Rachael Ray might be sheltering in place at her Lake Luzerne, New York home, but she hasn’t missed a beat. Alongside her husband, John Cusimano, she’s been sharing the recipes she’s been making and her best quarantine cooking tips on her Instagram and also for the Rachael Ray Show.
On her most recent episode of the Rachael Ray Show on YouTube, she gave her viewers a peek into her beautiful kitchen and pantry. “I drew this house on a piece of paper and decorated it before it was ever built,” said Ray. It’s clear from the tour that a lot of thought and attention to detail went into how she designed these spaces.
The first thing you’ll notice is the amount of wood in her kitchen. In other kitchens it might overwhelm the space, but here it feels soft and welcoming. She has two main work spaces: a farm-style table where she puts her prep work, and her kitchen island, which is one giant butcher block so she can “chop and work anywhere.”
She also has a six-burner gas stove and a wood-fired pizza oven, two appliances that make sure her favorite recipes come out perfectly every time. “Those are my treasures,” she says. “John got a music studio; I got the stove and pizza oven.”
Ray then shows us “John’s favorite thing in the kitchen,” which is a mini indoor garden — it looks like they grow a bunch of different kinds of herbs. Near the indoor garden is John’s “baby,” she says, which is a commercial dishwasher that cleans the dishes in just 90 seconds flat. (Yes, we’re adding this to our wish list ASAP.)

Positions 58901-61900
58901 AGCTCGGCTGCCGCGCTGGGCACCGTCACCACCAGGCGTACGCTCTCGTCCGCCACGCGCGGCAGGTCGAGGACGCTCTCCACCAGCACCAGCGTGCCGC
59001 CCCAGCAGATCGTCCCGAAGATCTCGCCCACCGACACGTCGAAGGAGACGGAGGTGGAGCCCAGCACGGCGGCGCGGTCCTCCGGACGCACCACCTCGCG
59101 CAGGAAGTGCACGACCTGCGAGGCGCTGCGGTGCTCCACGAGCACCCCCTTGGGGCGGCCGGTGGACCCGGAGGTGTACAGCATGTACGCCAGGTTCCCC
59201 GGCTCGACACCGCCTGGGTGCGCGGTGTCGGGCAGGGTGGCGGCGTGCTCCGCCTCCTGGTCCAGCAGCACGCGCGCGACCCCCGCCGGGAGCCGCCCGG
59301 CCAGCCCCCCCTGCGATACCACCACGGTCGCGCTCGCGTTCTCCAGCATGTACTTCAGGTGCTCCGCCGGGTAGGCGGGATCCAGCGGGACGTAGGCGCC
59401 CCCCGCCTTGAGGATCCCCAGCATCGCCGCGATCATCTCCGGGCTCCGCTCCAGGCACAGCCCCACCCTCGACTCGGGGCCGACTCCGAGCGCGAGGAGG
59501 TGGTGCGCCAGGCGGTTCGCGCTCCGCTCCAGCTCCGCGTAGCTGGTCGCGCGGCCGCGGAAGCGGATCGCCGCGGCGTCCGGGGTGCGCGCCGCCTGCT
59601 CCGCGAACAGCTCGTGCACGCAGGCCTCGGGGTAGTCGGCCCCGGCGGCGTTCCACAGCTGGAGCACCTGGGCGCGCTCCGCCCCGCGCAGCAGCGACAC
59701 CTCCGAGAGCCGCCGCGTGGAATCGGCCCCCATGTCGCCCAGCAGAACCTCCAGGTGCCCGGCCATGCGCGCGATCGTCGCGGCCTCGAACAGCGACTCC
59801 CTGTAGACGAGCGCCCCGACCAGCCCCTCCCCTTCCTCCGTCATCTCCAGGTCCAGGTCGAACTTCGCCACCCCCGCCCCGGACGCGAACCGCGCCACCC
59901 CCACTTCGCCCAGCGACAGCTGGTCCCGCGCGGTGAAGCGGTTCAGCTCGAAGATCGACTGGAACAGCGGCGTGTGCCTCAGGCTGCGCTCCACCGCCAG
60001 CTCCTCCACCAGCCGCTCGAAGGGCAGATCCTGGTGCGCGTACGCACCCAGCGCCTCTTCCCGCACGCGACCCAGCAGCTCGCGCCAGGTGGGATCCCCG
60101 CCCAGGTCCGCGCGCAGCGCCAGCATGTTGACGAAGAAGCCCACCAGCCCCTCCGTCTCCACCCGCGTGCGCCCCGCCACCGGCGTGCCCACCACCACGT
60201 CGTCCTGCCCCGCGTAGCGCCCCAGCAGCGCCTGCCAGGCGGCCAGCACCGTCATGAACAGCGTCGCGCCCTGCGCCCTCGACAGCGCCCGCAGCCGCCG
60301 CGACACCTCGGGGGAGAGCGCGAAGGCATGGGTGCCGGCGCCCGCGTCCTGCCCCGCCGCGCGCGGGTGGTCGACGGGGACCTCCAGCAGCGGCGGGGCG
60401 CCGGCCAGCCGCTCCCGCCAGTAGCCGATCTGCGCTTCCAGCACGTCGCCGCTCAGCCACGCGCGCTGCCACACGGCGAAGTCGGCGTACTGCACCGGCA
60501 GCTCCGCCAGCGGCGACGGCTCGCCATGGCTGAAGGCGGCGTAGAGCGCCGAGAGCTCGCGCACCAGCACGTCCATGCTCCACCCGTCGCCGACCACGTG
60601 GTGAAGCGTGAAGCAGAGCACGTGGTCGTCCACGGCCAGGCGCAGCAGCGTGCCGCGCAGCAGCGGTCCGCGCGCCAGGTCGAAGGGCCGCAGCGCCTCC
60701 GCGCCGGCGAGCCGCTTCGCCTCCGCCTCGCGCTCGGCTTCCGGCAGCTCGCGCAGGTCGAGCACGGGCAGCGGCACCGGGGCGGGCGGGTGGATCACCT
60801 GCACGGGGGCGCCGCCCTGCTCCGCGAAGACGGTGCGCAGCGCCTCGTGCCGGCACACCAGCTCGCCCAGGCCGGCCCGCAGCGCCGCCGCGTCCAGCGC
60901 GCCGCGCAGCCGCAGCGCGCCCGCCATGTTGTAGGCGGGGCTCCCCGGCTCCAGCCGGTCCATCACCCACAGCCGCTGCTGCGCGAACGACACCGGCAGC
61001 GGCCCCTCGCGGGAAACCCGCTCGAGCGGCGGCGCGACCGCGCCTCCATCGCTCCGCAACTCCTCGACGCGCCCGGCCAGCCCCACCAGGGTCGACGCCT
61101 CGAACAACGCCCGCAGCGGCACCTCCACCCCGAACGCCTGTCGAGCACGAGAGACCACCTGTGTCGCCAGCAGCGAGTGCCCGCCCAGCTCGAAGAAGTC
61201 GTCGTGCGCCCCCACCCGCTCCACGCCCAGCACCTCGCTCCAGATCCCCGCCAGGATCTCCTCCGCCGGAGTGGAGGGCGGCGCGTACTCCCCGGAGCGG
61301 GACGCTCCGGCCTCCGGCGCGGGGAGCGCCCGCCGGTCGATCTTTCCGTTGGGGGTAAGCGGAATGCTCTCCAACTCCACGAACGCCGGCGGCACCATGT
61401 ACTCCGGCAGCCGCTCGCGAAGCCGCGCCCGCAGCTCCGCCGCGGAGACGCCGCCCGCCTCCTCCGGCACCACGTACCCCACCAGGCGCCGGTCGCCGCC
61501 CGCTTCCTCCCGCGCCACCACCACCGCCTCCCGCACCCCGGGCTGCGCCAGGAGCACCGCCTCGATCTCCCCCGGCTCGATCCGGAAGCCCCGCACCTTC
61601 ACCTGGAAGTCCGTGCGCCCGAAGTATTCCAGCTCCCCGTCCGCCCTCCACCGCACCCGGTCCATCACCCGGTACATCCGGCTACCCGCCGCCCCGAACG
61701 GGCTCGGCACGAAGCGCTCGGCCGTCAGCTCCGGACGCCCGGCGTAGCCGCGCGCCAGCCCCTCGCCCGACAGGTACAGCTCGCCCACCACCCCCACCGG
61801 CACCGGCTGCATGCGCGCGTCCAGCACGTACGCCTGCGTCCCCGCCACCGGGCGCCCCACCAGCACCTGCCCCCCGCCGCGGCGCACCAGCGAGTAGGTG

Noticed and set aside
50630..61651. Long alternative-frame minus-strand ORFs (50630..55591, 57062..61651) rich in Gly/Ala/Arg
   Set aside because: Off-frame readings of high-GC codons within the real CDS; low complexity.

To help brighten up the space and add some personality and sentimental value, Ray has hung a variety of artwork and photographs. One in particular is a painting of a donkey, which represents Ray’s mother. “My mom’s last name is Scuderi, which means donkey cart,” she said.
And last but not least is her fully stocked pantry, which has everything you’d ever want — from sauces and olive oils to spices and canned goods. It might look a little messy, but Ray says everything is in its perfect place. “It’s daunting, but I understand it,” she explains. “It’s like a desk with too many papers for some people, but they know where everything is.”